All that is known of this “Great End” is its “negative” precursors, and, perhaps unexpectedly for the fairy tale-esque quality of the early legendarium, this lesser of the possible futures is what comes to fulfillment: though Eriol becomes as one of the Eldar by the drinking of a (later-excised) divine elixir known as limpë, and dwells on the Lonely Isle for a time, his heart eventually yearns inconsolably for the familiar places of his homeland, and so he returns to the world of men, where he begins to preach of the Faring Forth in order that he might better prepare men and facilitate the fairies’ success. One version of these early tales notes how this may have somehow contributed to the Faring Forth’s outcome, with a singular mention of how “a man of good will, yet through longing after the things of Men,” would “bring the Faring Forth to nought;” though how or why exactly is not given any further comment, other than his now being of the kindred of the Eldar, his own “faring forth” from the Lonely Isle ahead of time irresistibly compelled the rest of his adopted kin to shortly follow after him, whatever the consequences. However it may have happened, the Faring Forth came about too soon or at the improper time — moving the island like a ship to moor off the coast of the Great Lands, the fairies were met with hostile men when they attempted to disembark, and it resulted in their ruinous defeat at the hands of men. The fairies were turned back as such and took shelter on their island, but “wicked men,” accompanied by the creatures of Melko, the “orcs and gongs,” eventually followed them, invading Tol Eressëa. Eriol’s whereabouts during the failed Faring changed radically through a number of revisions, yet in one, we are told that, fulfilling his destiny as being joined to the kindred of the Eldar and as such charged to fight for them, he returns to Tol Eressëa and takes part in the “Battle of the Heath of the Sky-Roof” on the side of the elves, the last stand of the fairies against the invasion of man on their last safe bastion in Arda. From this, the fairies are routed utterly, with those who survive fleeing into the wilderness of the island and otherwise the “wide, unfriendly pathways of the world,” while the invading men and creatures of Melko proceed to sack, defile, or burn down the various paradisaical gardens and greens once curated by the fairies.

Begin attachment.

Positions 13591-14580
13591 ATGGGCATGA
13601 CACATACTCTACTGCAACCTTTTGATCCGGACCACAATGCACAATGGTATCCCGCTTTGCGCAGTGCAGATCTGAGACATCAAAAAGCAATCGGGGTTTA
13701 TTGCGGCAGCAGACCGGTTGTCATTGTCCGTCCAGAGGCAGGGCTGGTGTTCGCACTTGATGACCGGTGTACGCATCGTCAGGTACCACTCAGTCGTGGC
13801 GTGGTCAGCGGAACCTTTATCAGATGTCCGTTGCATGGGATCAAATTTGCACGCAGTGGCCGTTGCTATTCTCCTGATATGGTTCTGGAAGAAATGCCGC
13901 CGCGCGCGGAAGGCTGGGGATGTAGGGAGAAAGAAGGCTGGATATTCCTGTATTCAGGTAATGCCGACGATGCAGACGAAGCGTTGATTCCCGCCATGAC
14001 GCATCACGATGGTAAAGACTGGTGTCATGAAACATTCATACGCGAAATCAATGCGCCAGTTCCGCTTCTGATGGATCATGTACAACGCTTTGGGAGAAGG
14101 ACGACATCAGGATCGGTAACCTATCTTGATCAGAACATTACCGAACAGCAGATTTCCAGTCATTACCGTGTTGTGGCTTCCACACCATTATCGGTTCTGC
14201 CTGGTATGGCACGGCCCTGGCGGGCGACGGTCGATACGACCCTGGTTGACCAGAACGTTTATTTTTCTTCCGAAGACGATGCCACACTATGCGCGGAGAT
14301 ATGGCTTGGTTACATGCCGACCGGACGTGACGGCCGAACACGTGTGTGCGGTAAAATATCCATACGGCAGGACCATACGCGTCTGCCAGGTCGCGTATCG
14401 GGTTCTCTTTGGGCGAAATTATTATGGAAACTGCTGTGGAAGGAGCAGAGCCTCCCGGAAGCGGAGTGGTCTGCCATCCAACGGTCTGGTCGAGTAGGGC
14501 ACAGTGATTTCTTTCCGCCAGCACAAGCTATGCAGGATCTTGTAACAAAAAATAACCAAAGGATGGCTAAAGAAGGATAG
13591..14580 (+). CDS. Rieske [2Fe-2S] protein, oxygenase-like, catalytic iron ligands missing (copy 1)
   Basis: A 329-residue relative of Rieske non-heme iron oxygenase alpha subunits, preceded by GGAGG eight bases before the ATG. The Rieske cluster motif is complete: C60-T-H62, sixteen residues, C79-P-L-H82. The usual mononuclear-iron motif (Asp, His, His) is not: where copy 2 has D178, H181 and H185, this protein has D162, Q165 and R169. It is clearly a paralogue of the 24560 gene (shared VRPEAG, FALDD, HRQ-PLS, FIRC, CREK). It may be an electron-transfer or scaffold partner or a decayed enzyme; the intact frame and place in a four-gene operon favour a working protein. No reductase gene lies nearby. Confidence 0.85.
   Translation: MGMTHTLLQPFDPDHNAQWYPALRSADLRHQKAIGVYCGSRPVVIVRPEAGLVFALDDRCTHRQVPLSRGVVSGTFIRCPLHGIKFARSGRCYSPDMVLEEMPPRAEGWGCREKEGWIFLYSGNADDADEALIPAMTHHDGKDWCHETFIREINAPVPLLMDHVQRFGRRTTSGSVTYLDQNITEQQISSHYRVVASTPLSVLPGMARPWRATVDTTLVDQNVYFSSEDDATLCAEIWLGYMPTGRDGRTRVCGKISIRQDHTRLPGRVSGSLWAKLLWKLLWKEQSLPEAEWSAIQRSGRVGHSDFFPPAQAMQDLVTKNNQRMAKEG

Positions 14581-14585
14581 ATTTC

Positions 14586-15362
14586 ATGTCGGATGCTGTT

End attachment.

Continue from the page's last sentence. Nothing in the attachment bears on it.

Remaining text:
Thus came the end of the mythic era in the “original” working of Tolkien’s mythology — “now is the end of the fair times,” we are told in the account of Eriol, the witness to this end, and “all the beauty that was yet on earth — fragments of the unimagined loveliness of Valinor whence came the folk of the Elves long long ago — now goeth up in smoke.” The wicked men burnt the fairy heath and cut down the elven forests in “sacrifice to Melko.” The Magic Sun is not and never will be rekindled while the world lasts. And the last of the fairies, fallen on the “Autumn of their days,” suffer the same fate as those already left in the Great Lands among men, withering away to diminutive and wisp-like creatures hardly noticed by men. “What shall the dreamers of the earth be like when their winter comes,” despairs Eriol, and ends with the cynical prediction that even his recorded words on the nature of the fairies, before and after their fall, shall come to nothing, fading away and being lost to time.